168 (84.85)

161.21 ± 16.51


Master’s or PhD

26 (13.13)

143.3 ± 8.01


Employment status



* 0.03


96 (48.7)

162.34 ± 16.72



42 (21.3)

149.35 ± 20.49



59 (29.9)

158.37 ± 13.55


Number of Children



* 0.48

No children

69 (34.8)

163.22 ± 12.56


One Child

53 (26.7)

162.09 ± 7.39


Two children or >

76 (38.3)

158.72 ± 17.18


Working shifts



# 0.03

Routine Morning

39 (19.7)

171.3 ± 15.75



159 (80.3)

159.12 ± 16.69


Economic Status



*< 0.001

Earnings > Expenditures

101 (51.01)

167.22 ± 12.65


Earnings = Expenditures

83 (41.92)

155.27 ± 19.04


Earnings < Expenditures

14 (7.07)

150.36 ± 14.75


Affiliated ward



*< 0.001


34 (17.17)

171.63 ± 14.5


Internal Medicine

60 (30.3)

150.00 ± 0.00



27 (13.64)

153.75 ± 14.47



70 (35.35)

153.84 ± 15.94



4 (2.02)

162.75 ± 5.85


Obstetrics and Gynecology

3 (1.52)

128.5 ± 8.21


*The results of the oneway ANOVA. #The results of independent samples ttest, SD: Standard deviation



The mean scores of the Quality of work-life were 160.46 ± 16.95 (Table 2). The highest mean scores of Quality of work-life dimensions were related to the work context (4.12 out of 6) and the work design (3.9 out of 6) dimensions. Also, the highest mean score of dimensions in the trait of personality inventory was related to the dimension of conscientiousness (3.43 out of 4).

Table 2. The mean scores of Quality of work-life (QWL), its dimensions, and personality traits


Mean ± SD

Normalized mean score

Quality of Work Life



Work-life balance

24.81 ± 3.47


Work design

39.07 ± 4.84


Work context

82.49 ± 14.06


Work environment

17.05 ± 3.71



160.46 ± 16.95


Personality Traits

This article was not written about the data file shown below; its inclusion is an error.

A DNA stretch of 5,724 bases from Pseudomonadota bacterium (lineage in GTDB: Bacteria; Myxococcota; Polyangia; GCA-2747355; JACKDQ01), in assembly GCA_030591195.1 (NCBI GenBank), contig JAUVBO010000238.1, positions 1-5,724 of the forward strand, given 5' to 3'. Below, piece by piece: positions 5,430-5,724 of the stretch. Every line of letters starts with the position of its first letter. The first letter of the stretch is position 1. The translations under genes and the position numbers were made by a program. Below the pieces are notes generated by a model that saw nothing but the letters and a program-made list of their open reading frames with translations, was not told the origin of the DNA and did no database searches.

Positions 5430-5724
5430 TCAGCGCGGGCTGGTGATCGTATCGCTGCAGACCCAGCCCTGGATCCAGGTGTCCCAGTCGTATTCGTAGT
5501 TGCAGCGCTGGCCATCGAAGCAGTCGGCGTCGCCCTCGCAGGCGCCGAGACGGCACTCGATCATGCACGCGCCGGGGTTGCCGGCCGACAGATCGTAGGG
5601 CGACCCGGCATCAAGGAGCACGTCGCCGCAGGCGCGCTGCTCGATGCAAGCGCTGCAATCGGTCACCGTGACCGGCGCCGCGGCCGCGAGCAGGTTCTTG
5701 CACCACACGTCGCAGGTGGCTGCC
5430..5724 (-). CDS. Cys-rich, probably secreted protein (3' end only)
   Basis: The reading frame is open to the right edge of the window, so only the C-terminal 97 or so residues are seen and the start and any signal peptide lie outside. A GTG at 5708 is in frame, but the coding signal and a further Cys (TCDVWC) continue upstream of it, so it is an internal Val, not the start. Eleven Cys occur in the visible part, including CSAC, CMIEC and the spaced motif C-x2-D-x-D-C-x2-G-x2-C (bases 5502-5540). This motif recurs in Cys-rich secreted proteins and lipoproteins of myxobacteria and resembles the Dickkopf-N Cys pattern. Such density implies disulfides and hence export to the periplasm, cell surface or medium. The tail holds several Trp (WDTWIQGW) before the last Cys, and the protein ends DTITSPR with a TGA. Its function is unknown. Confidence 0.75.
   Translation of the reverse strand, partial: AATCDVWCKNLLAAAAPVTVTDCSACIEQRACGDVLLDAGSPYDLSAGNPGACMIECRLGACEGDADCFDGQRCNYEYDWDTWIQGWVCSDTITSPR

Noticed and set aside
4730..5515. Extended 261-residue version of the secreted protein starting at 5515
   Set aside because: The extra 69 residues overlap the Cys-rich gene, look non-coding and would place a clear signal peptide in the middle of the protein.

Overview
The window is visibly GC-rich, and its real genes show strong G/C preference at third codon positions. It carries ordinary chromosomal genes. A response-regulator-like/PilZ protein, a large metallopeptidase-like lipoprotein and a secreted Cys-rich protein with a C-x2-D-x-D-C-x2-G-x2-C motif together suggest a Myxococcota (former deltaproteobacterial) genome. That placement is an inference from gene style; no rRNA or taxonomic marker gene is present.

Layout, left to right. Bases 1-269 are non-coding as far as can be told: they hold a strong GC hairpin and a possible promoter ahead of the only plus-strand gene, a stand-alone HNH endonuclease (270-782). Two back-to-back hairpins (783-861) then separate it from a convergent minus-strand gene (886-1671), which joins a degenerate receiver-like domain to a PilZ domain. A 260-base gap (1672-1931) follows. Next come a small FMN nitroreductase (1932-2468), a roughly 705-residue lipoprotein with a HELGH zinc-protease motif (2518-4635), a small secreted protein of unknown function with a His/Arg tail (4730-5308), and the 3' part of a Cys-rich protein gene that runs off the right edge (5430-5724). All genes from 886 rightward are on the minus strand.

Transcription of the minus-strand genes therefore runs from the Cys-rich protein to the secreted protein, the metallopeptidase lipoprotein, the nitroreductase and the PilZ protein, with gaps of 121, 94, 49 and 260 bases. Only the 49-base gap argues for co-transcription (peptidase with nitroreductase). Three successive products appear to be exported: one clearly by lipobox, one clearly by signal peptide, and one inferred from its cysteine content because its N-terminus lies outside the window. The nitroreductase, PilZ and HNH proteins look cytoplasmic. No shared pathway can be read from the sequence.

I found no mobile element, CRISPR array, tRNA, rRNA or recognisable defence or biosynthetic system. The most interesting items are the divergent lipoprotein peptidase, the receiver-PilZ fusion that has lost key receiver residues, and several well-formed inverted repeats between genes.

33.39 ± 5.27



35.49 ± 5.82


Openness to experience

37.72 ± 3.6



39.67 ± 5.6



41.26 ± 8.33



187.53 ± 5.72


Normalized mean = The sum of the scores obtained from each dimension was divided by the number of questions in that dimension


The total mean scores of QWL were significantly different among the participants with different gender, economic status, employment status, educational level, working shifts, and Affiliated wards (P < 0.05). However, the differences in QWL were statistically insignificant for participants with different marital statuses, and the number of children (P > 0.05).

The total score of quality of work-life had significant direct correlations with the extraversion (r= 0.4, P< 0.001), consciousness traits (r = 0.35, P< 0.001), and total personality score (r = 0.32, P< 0.001). No significant relationship was found between other personality traits and the total score of QWL (Table 3).


Table 3. Pearson's correlation coefficients of the correlations of Quality of work-life with personality traits


Total QWL Score









Openness (to new experiences)










The results of the present study showed that the QWL average score of 160.46 (3.43 out of 6), which was a moderate level. These results are consistent with other similar studies in Iran, Jordan, Taiwan, Canada, China, and Bangladesh [4, 15, 21-23], while the QWL as perceived by nurses in Nigeria, Egypt, and Ethiopia was at a low level [24-26]. This discrepancy can be justified by different measurement tools for QWL, different societal values and economic conditions, and different research environments.

Study findings revealed that female nurses have higher QWL scores than their male counterparts. This result correlates with the result of a previous study on nurses in Saudi Arabia [3]. In Iran throughout the history, generally QWL higher scores may be defined by the fact that women have dominated the nursing profession which is traditionally more acceptable for women compare men [27].

Also, our findings revealed that lower educational levels and economic status were correlated with higher QWL levels. These researches are consistent with the results of the previous study in Iran [5]. To justify this finding, it can be said that nurses with a higher level of education are likely to have higher expectations of their working life, and if these expectations are not met, they will experience more emotional exhaustion.

In line with a previous study’s results [28, 29], Our findings showed the mean score of QWL among nurses working in rotating shifts was significantly lower than that of nurses working in routine morning shifts. There is considerable evidence that people who work shift work suffer from mental and physical disorders [30]. Working shifts with impaired circadian rhythm decrease the Quality of sleep, which in turn reduces the QWL [28].